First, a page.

Wednesday, November 28, 2007

The importance of narration

i was reminded yesterday, during a new business pitch, of the importance of narration. storytelling. the ability to narrate offers a chance to connect with one's audience. it's a chance to form a bond over an idea or point of view, or simply a story that needs to be told. when we think of narration in the context of presentation, it's the difference between steve jobs' minimilist slide design and most of our overpopulated PowerPoint slides, filled with every bullet and sub-bullet we must not forget to touch on (follow this link from Presentation Zen for an example of Jobs vs. Gates).

i'm not using Jobs vs. Gates as the end-all example. both have very relevant styles for their respective audiences. my point, especially for creatives, would be that our presentations might be better served looking more like Jobs' visual, dramatic, minimalist presentations than the fill-to-the-gill presentations Gates uses. Jobs allows for narration.

so what can we do better? here's my list of things that will help and encourage narration.

1) Draw a line: the presentation is for storytelling, hooking, energizing and connecting with the audience. the leave-behind is for the details. the footnotes. the sources. the sub-bullets. i've never been in a presentation that lacked Q&A, whether during the presentation or after. keep yourself ready to answer the details with the leave behind near you should tough questions arise.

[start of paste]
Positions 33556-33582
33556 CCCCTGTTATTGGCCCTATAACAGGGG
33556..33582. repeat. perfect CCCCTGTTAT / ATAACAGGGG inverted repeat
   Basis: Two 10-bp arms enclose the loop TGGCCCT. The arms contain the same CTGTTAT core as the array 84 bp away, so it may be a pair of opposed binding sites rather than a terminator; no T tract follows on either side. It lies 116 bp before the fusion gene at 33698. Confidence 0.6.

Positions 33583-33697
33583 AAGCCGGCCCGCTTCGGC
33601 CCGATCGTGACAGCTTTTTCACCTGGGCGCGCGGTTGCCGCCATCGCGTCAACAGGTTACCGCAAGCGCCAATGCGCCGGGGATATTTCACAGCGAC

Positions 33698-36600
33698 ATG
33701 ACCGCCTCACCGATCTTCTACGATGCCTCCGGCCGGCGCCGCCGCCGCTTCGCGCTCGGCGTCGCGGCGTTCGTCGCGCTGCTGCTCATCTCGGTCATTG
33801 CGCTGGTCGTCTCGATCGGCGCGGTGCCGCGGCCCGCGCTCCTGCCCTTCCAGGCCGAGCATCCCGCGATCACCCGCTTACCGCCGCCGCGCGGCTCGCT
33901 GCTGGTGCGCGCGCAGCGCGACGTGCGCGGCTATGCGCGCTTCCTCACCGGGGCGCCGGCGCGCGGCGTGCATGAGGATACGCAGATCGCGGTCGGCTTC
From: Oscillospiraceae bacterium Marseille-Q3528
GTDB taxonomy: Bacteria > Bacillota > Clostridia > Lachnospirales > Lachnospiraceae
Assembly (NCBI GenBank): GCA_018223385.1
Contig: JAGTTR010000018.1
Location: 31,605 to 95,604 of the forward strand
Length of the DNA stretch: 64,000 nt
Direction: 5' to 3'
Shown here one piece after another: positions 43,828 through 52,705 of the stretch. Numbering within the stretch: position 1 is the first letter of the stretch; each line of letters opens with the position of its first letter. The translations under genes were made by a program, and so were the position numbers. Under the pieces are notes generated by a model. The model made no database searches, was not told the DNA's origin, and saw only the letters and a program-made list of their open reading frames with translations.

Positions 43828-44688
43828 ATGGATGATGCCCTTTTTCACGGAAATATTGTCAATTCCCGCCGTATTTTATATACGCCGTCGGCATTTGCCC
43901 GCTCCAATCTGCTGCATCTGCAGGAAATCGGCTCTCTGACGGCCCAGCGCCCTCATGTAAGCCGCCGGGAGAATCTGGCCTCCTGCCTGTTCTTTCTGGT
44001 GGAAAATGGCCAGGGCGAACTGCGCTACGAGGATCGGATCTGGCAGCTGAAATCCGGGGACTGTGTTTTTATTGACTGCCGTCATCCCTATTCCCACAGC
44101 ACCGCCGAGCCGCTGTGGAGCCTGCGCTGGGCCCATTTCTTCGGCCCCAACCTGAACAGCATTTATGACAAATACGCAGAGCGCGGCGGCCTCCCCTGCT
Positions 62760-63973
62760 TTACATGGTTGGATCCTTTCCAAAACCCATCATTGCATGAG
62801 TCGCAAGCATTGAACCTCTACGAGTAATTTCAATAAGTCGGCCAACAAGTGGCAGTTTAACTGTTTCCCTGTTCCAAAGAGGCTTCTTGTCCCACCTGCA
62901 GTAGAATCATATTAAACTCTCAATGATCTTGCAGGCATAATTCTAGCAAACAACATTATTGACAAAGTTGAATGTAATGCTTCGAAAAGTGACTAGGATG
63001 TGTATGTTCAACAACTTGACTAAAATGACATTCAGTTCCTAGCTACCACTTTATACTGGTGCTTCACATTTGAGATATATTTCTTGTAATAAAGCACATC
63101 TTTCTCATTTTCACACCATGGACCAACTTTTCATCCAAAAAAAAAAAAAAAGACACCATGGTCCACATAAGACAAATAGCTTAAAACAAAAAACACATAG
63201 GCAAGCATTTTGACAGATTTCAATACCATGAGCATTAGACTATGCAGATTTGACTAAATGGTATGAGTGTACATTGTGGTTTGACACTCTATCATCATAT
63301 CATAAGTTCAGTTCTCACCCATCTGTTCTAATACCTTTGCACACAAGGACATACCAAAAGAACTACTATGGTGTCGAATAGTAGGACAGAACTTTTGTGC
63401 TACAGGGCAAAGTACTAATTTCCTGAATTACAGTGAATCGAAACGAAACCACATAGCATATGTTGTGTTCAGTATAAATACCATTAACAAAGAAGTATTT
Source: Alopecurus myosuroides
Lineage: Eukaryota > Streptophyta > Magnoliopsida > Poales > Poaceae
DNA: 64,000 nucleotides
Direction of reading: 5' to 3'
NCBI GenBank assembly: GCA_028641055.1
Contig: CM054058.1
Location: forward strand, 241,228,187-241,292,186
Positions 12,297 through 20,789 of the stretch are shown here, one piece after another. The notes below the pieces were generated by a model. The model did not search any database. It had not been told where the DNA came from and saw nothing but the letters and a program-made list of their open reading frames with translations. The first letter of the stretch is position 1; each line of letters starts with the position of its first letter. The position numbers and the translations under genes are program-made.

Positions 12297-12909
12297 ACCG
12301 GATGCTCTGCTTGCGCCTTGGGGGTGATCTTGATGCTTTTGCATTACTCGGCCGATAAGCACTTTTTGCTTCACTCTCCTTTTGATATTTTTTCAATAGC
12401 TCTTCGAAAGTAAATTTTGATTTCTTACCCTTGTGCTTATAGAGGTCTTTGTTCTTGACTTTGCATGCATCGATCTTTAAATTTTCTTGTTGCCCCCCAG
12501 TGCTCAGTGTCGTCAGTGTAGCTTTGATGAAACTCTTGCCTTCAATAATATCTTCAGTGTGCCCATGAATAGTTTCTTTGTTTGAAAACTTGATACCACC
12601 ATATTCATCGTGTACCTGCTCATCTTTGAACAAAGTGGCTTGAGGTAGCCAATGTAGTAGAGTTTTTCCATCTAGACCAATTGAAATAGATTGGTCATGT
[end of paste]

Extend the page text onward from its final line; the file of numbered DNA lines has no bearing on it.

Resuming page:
2) Posture: determine if the story is better told sitting or standing. oftentimes, we jump up next to the screen and go to town, losing all connection and community with the audience. in addition to a more welcoming, collaborative seated posture, sitting at the table provides resources at your finger tips.
3) Stop: remember to pause. after big points or simply between slides. make eye contact, take a breath, adjust your notes.
4) Smile: seems obvious, but smiling does two profound things in presentation. first, it makes you more enjoyable to watch and easier to connect with. second, it relaxes you, personally, and keeps any nerves at bay.
5) Question: whether you stop to make sure everyone's in agreement, or ask direct questions, this is an important and effective way to engage your audience. also provides you some breathing room and a chance to be seen as collaborative.
6) Bring props: don't rely on the presentation slides to provide the stickiness your audience needs to stay engaged.
7) Go multimedia: there's no excuse not to incorporate some tunes, videos and images into the presentation. easy as pie from a technical standpoint and extremely rewarding for your audience.
8) Dress comfortably: if you're not comfortable in your clothes, your audience won't be comfortable looking at you.
9) Control your own destiny: or at least your own slide progression. there's little more annoying than watching two people try to coordinate slide progression. this is especially important if you're using bullets and treating the slide content like talking points. you'll need to move naturally, at your own pace. if you're worried about how to technically do this, or are the only person presenting, simply take your wireless mouse and click through. it's bulkier than a slick presentation remote, but the benefit of staying away from the computer is worth it.
10) End on a high note: sometimes, actually many times, your presentation peaks before the last slide. oftentimes, it peaks before you have to get to the budget/estimate slides. figures. if you're able. make a hard stop at this point. relish in the excitement, bond over the victory, then transition into the remainder. plowing through a positive moment can cost you momentum and lose the good impression/vibe you worked so hard to achieve.

hope this helps. it's certainly a work in progress from my standpoint. but a quick reminder of these certainly help me focus. and remember the importance of narrating, not talking at, my audience.



Post a Comment

<< Home